Shriyoga Blog

I Thought I Knew

Posted on January 7th, 2011

After the initial year of the Transformative Journey with Sally Kempton, a smaller group of us decided to do a meditation teacher training with her in Carmel, California.  At this point, my partner and I had separated physically, and yet, emotionally and psychically, he and I were still very much “attached”.  I was hell bent on our getting back together and was willing to wait for an undetermined period of time for him to heal, as I “knew” we would prevail.

My Method trained mind was spinning all kinds of stories of when, how and where our reunion would take place.  I was creating the most beautiful of scenarios.  When emptiness alluded me in meditation, I simply reverted to thinking emotionally satisfying thoughts now that I realized I had this creative license.

My friends and colleagues patiently observed, “knowing” that I did not “know” no matter how much I believed that I did.

I hated hearing that I did not “know”.

I secretly felt myself superior in my abilities “to know”.

What I didn’t know was that I was trapped: Adept now at replacing planes of devastation with valerian fields.  I wickedly slapped away any darkness with Ham Sa or what had become my most intimate mantra Om Namah Shivaya.

And, yet, instead of staying with the space of pure Presence that eventually erupts from the mantra repetition, I would immediately begin to create an emotionally rewarding story which I believed with every cell of my being.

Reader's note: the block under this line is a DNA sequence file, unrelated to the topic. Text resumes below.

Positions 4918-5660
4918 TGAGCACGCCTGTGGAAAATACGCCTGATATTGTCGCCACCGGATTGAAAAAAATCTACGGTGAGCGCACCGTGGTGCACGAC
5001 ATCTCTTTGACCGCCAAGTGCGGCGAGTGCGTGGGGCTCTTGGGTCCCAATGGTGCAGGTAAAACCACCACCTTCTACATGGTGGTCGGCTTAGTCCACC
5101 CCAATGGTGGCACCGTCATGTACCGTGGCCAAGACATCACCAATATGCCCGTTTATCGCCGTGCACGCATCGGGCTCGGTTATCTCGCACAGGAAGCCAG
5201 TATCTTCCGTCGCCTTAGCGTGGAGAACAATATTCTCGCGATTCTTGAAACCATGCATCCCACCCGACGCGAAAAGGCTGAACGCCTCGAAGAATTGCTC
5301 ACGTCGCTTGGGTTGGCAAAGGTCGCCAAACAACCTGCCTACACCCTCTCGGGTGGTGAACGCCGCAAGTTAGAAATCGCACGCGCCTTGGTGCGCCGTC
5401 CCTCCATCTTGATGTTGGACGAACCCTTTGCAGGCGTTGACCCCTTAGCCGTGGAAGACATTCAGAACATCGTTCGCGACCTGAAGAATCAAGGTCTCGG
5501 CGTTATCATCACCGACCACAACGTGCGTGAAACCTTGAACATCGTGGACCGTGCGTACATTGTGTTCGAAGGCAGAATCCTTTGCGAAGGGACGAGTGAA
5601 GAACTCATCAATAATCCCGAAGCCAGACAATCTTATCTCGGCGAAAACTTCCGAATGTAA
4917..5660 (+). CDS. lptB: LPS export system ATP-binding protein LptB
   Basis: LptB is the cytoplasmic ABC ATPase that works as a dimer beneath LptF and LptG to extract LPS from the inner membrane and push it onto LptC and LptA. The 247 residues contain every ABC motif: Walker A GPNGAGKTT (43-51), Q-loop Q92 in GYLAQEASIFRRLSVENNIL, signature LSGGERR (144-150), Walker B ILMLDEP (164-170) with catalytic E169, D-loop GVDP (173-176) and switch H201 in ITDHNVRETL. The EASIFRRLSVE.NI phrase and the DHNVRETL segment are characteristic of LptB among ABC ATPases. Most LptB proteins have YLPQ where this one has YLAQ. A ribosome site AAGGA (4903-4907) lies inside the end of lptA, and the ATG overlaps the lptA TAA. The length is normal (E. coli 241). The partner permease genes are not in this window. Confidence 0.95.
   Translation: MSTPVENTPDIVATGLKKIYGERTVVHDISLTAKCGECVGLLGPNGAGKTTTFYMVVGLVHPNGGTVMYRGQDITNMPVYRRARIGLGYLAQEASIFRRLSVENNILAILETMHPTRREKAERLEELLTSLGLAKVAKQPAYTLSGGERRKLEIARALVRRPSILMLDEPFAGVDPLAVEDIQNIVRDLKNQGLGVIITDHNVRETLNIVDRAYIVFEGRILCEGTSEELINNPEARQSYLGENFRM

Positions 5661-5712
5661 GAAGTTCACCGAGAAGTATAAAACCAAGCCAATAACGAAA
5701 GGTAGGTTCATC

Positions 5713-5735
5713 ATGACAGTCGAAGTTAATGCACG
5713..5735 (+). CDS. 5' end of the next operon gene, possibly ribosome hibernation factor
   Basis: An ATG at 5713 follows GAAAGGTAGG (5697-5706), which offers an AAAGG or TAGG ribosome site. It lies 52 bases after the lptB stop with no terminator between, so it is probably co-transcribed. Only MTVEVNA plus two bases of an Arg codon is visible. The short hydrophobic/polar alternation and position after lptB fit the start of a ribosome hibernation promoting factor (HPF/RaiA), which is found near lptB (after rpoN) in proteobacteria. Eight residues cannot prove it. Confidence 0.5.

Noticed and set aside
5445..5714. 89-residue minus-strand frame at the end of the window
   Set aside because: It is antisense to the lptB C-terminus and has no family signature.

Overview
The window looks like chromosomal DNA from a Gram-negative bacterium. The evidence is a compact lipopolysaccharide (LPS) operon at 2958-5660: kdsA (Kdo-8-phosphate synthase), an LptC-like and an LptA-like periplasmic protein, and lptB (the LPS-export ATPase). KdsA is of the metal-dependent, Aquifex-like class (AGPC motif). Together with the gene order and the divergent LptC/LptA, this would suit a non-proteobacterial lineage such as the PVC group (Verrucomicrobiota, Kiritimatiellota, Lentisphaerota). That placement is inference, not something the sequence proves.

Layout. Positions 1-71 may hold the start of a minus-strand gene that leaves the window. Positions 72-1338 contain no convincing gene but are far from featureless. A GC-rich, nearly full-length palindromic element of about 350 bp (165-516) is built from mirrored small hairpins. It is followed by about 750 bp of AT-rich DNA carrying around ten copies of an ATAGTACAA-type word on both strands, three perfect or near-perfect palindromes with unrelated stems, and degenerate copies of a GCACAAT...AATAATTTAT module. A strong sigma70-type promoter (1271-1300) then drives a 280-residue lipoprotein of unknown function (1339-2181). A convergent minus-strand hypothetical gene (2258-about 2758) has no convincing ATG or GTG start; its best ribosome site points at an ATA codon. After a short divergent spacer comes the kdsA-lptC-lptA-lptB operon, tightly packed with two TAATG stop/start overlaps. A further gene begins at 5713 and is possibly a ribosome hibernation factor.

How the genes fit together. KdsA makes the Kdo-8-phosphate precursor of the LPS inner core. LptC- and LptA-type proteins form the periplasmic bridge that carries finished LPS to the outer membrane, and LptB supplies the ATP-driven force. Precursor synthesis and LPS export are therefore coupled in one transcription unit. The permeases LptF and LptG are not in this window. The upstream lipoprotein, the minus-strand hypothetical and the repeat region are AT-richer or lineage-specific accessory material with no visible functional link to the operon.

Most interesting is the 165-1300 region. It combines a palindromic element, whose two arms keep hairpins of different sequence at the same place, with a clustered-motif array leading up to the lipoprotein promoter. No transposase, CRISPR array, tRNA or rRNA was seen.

Lingering in spaciousness seemed like a waste of precious time with an agenda to fulfill. I was willfully determined to carve my life into what I wanted.

An intense year of continuous mantra repetition ensued to cut off the still very alive and darkly intense subterranean layers of my mind.  Mantra had become my salvation or so it seemed.

Then one day, about ten months into this process, a no bullshit friend and fellow spiritual journeyman looked me dead in the eyes, and said straight up: “It ain’t going to happen.  It is a very long road to recovery.  You will be waiting your entire lifetime.”

The words were raw.  They struck me painfully because I knew them to be true.  I had been pushing the truth away with mantra because I never allowed any space, and therefore the wisdom that arises from that space.

The next morning, Om Namah Shivaya, was the first phrase to move through my waking mind.  And, then… I paused, breathing… listening quietly for the message.  I chanted the mantra again silently, this time almost reverently, to what is called the Inner Teacher.  Om Namah Shivaya.

I felt an urge rising within the field of my perception.  The urge to… Let Go.

Thus began my true love affair with mantra.


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